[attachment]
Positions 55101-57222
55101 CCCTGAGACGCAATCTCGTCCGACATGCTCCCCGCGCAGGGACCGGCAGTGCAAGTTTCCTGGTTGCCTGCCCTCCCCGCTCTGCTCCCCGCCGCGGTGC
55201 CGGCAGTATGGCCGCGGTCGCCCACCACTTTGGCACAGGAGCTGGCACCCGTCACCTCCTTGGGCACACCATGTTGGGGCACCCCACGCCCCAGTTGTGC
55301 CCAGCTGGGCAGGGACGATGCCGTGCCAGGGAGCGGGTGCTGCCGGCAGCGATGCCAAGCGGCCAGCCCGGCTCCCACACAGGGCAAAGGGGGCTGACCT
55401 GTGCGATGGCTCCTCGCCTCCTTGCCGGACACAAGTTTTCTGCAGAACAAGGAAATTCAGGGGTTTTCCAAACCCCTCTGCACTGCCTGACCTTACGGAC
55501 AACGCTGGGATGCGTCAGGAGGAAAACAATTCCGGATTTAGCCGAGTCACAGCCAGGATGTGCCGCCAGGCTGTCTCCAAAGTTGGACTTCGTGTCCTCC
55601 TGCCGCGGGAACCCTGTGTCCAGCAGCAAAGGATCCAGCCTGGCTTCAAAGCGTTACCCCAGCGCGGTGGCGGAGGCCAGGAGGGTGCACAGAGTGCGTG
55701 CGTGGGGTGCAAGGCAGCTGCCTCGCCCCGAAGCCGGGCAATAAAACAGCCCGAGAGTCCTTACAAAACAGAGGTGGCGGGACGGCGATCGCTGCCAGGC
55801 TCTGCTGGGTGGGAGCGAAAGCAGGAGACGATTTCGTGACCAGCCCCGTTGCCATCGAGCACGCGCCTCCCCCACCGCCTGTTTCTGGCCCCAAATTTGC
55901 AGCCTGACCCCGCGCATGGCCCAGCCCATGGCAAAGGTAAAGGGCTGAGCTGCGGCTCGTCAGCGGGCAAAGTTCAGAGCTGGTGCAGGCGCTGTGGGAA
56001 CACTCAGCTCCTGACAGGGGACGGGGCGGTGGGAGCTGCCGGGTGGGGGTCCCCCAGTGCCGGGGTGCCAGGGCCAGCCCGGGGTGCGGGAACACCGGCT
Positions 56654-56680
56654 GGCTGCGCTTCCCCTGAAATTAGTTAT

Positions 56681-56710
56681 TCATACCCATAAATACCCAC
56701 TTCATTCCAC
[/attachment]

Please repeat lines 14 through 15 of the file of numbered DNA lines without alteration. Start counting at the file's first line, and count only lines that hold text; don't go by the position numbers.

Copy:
Positions 56681-56710
56681 TCATACCCATAAATACCCAC